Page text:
Dennis and Conni Murray, longtime residents of Roseland, learned about Friday’s massacre in Newtown, Conn. the same way most Americans did—on the news.
Only the Murrays were one of several hundred people who attended Sandy Hook Elementary School’s fourth grade holiday show Thursday, the night before alleged gunman Adam Lanza took the lives of 20 children and six adults at the school as well as his own.
The Murrays had traveled to Newtown to see their grandson, 10-year-old Brendan, perform at a local high school.
“We met the principal who was killed,” Conni Murray said, “and the vice principal who was shot.”
Dennis Murray learned about the unfolding tragedy around 9:45 a.m. Friday when he received a CNN alert on his cell phone about a shooting at Sandy Hook Elementary School.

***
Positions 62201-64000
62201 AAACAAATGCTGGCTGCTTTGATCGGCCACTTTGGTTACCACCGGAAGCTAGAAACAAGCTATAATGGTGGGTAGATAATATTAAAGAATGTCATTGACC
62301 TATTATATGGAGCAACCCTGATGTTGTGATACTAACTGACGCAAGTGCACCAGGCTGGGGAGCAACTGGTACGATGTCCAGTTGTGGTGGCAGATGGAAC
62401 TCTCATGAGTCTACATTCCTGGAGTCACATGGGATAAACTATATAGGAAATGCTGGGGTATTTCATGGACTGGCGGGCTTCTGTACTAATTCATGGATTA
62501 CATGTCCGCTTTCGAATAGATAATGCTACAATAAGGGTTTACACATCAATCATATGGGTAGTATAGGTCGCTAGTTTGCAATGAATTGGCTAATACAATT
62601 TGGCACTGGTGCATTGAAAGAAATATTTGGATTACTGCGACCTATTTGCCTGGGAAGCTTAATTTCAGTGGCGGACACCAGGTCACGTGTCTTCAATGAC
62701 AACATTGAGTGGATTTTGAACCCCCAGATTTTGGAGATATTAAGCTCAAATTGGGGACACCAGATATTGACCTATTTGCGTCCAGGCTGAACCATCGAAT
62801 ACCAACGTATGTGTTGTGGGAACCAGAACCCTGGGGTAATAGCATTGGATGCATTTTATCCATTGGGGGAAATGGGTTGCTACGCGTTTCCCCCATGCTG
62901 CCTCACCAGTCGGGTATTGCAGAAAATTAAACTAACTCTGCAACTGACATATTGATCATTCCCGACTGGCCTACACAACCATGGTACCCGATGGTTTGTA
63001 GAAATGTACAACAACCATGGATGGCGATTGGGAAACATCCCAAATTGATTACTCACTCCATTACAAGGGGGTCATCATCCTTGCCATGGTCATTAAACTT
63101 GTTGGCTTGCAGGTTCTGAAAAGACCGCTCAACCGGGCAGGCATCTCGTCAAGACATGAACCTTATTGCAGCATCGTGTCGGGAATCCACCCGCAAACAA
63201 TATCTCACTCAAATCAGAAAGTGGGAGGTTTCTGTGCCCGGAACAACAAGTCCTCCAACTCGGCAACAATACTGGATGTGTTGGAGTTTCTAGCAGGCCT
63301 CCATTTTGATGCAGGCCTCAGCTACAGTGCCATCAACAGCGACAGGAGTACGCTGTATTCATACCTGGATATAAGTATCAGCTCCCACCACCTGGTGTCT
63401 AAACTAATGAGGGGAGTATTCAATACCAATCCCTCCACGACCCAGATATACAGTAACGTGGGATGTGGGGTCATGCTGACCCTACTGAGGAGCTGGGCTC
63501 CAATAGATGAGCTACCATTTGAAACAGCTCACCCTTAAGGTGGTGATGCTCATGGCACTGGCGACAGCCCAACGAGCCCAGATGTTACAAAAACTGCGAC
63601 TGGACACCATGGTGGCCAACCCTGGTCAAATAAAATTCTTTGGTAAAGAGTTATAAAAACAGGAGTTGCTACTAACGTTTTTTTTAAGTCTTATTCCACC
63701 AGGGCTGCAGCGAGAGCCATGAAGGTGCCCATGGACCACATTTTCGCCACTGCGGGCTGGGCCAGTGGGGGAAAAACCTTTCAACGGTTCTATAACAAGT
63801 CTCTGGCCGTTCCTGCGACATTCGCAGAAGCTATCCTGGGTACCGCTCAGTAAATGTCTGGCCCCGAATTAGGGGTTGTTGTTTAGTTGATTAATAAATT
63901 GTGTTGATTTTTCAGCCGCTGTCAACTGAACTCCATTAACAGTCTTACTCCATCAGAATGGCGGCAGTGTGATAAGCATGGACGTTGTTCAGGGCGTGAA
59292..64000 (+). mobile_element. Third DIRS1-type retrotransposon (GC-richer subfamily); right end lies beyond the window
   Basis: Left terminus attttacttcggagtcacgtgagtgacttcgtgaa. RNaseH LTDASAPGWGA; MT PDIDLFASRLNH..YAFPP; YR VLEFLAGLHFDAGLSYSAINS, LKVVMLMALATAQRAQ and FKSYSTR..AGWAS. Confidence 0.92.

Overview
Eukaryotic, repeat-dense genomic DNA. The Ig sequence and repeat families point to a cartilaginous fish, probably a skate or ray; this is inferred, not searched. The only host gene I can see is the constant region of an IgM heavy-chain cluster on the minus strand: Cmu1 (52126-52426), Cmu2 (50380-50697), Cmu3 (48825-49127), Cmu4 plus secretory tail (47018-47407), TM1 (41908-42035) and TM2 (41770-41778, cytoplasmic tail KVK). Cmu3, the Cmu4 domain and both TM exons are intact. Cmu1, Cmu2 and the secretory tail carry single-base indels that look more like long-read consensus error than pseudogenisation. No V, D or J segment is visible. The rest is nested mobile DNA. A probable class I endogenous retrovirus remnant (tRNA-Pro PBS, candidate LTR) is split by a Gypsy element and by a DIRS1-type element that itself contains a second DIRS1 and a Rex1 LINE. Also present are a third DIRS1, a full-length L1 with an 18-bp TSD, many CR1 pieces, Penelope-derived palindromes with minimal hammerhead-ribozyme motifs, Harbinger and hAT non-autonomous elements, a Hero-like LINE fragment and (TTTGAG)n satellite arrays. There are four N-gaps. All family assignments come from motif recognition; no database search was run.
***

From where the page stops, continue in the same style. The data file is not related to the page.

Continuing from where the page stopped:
It was more than an hour before they learned from their only son Sean, a 1989 graduate of West Essex High School, that their only grandson was alive.
“It was awful,” Conni Murray said. “I couldn’t stop crying.”
Brendan, she said, was one of the students in the gymnasium who was told to hide in a closet. She said her fears weren't calmed until she finally heard the boy's voice around 12:30 p.m. She later saw her son and grandson on television as they were interviewed by ABC Channel 7 news.
The kindergarten through fourth grade school has an enrollment of close to 600 students, according to Dennis, who said his grandson’s classroom is part of a mobile attachment due to the high enrollment.
The Murrays are familiar with the school after caring for their grandson in September while his mother, Anne, received treatment for an inoperable brain tumor.
The Murrays will see their grandson during Christmas when they plan to host 20 adults and 10 children in their small Cape Cod home in Roseland. The larger than usual celebration is a special get-together in honor of the boy's sick mother.